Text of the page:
The adjuster should ask counsel to check recent federal and state court decisions to determine whether any of the policy provisions relied on to deny the claim have been held invalid in the state where the loss occurred.

The investigator must not:

  • resort to fraud, deceit, or misrepresentation to gain information from a person being investigated. Unruh v. Truck Insurance Exchange, 7 Cal. 3d 616, 102 Cal. Rptr. 815 (1972);
  • eavesdrop, trespass on the insured’s property, shadow the insured, or participate in any other form of harassment without good cause. Pinkerton National Detective Agency, Inc. v. Stevens, 108 Ga. App. 159, 132 S.E. 2d 199 (1963);
  • destroy evidence supporting the insured’s claim for benefits. Upthergrove Hardware, Inc. v. Pennsylvania Lumbermans, 146 Wis. 2d 470, 431 N.W. 2d 689 (1988);
  • refuse to investigate a claim because the insured has failed to fill in the entire claims form;
  • evaluate a claim if the insured fails to use a particular form as long as he or she provides the information required. McCormick v. Sentinel Life Insurance Co., 153 Cal. App.3d 1030, 200 Cal. Rptr. 732 (1984);
  • withhold pertinent information from the examining physician. Little v. Stuyvesant Life Insurance Co., 67 Cal. App. 3d 451, 136 Cal. Rptr. 653 (1977);
  • ignore your state’s Unfair Claims Settlement Practices Act and Regulations created to enforce it;
  • refuse to follow the statutory guidelines;
  • deny claims or reserve rights orally; or
  • engage in investigative and claims handling techniques that are illegal, fraudulent, intrusive, or harassing. For example:
  • the concealment of and/or failure to disclose benefits;
  • the concealment of and/or failure to disclose coverages or other provisions that are pertinent to a claim;
  • making intentional misrepresentations of fact, law, or policy provisions;
  • refusing to pay claims without conducting a reasonable or thorough investigation;
  • failing to promptly provide a reasonable and proper explanation of the basis for a denial of claim;
  • making threats of dire consequences to force the insured to agree to an unfair settlement;
  • making false accusations or oppressive demands;
  • exploiting an insured’s vulnerable position;
  • interpreting the policy in an unduly restrictive way; and
  • failing to appropriately advise a claimant of their rights under the law, including any relevant statute of limitations.

The only way for an insurer to avoid an action being brought for statutory bad faith in Florida is set forth in section 624.155(2)(d). It follows that an insurer cannot escape liability for a violation of section 624.155 by the simple expedient of a belated payment of the policy limits after the 60 day time period provided in section 624.155(2)(a) has expired. The belated payment by the insurer neither automatically proves nor disproves first party bad faith. The insured must still establish that the insurer’s failure to pay the policy limits by the expiration of the 60 day window period constituted bad faith as defined by statute. The sixty-day window is designed to be a cure period that will encourage payment of the underlying claim, and avoid unnecessary bad faith litigation.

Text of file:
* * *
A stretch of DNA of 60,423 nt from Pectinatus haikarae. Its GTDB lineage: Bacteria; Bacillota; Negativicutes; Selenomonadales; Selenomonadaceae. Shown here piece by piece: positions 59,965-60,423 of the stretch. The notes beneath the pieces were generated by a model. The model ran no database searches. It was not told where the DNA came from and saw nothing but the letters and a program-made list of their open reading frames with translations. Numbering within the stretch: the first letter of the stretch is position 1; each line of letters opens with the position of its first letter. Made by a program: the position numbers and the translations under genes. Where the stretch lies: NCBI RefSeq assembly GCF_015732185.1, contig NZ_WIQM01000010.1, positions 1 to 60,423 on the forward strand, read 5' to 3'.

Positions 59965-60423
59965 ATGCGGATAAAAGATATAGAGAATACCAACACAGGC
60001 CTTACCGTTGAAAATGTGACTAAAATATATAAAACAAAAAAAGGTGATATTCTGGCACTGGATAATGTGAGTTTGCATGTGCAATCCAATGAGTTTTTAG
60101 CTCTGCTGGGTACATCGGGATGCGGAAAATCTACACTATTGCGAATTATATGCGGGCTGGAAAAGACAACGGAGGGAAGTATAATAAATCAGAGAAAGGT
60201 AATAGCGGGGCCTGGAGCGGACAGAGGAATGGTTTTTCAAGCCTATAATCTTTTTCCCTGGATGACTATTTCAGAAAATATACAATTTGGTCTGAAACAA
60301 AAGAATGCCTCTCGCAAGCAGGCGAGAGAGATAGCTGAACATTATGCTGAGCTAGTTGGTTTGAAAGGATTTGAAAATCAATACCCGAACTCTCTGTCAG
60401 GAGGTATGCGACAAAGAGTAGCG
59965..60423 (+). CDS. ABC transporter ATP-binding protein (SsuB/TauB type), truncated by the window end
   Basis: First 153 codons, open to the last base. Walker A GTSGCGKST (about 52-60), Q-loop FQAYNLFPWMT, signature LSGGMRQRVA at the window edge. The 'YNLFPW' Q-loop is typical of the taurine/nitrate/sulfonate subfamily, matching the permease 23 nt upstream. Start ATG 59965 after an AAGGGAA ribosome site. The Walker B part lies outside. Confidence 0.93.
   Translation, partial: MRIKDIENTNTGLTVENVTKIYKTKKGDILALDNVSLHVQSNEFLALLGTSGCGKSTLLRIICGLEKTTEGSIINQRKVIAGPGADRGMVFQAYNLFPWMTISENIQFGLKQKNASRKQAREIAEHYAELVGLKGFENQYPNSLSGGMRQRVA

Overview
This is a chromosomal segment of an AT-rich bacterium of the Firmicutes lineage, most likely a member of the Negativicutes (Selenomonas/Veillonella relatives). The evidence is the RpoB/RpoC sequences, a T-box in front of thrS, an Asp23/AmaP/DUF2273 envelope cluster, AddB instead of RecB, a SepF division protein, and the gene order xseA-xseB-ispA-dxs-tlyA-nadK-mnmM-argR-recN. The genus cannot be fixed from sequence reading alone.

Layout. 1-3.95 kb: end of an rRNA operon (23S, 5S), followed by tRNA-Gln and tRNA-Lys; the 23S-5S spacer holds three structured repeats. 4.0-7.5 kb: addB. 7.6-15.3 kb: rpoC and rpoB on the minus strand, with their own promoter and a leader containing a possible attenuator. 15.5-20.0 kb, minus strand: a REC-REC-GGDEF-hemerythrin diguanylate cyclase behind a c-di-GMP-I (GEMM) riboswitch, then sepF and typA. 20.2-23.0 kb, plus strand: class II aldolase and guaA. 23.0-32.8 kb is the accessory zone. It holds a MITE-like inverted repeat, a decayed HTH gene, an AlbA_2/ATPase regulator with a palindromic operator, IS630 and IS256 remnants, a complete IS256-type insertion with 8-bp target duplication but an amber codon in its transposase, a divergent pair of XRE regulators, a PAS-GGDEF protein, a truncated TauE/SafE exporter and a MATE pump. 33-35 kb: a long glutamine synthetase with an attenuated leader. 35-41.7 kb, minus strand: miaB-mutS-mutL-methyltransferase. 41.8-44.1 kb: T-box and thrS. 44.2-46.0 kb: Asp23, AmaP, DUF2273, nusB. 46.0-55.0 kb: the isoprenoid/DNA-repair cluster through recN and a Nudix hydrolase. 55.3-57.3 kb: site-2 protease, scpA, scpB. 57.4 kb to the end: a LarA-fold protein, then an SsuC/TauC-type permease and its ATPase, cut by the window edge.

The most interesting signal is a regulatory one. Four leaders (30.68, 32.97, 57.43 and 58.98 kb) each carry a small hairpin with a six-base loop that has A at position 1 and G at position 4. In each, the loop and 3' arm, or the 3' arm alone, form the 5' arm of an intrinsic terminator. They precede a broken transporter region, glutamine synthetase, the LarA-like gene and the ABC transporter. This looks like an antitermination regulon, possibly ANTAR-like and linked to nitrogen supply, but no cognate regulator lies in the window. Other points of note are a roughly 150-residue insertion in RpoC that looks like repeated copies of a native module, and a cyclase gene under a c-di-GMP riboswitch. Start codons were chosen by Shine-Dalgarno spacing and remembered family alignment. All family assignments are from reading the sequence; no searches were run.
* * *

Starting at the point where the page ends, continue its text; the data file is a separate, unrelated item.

The statutory cause of action for extra-contractual damages simply never comes into existence until expiration of the sixty-day window without the payment of the damages owed under the contract. We find that in creating this statutory remedy for bad-faith actions, the Legislature provided this sixty-day window as a last opportunity for insurers to comply with their claim-handling obligations when a good-faith decision by the insurer would indicate that contractual benefits are owed.  [Talat Enterprises, Inc. v. Aetna Cas. & Sur. Co., 952 F.Supp. 773 (M.D. Fla., 1996) and Talat Enterprises, Inc. v. Aetna Cas. & Sur. Co., 2000 WL 232303, 753 So.2d 1278 (Fla., 2000)]

The ruling by the Supreme Court in McCallum v. Quarles, 214 Ga. 192, 104 S.E.2d 105 an insurance company could always avoid a bad faith penalty and payment of attorneys by instituting a declaratory judgment action within the period of sixty days from demand on it, with little prospect of having the issue decided before the expiration of sixty days, unless it subjected itself to a ruling against it on the question of bad faith. [Reliance Ins. Co. v. Brooks Lumber Co., 115 S.E.2d 271, 101 Ga.App. 620 (Ga. App., 1960)]

[1].        Kanne v. Connecticut General, 607 F. Supp. 899 (C.D. Cal., 1985).

[2].        Leslie Salt Co. v. St. Paul Mercury, 637 F. 2d 657 (9th Cir. 1981).

Adapted from Zalma on Insurance Claims Part 106 Second Edition: A Comprehensive Review of the law and Practicalities of Property, Casualty and Liability Insurance Claims now available  here.

About Barry Zalma

An insurance coverage and claims handling author, consultant and expert witness with more than 48 years of practical and court room experience.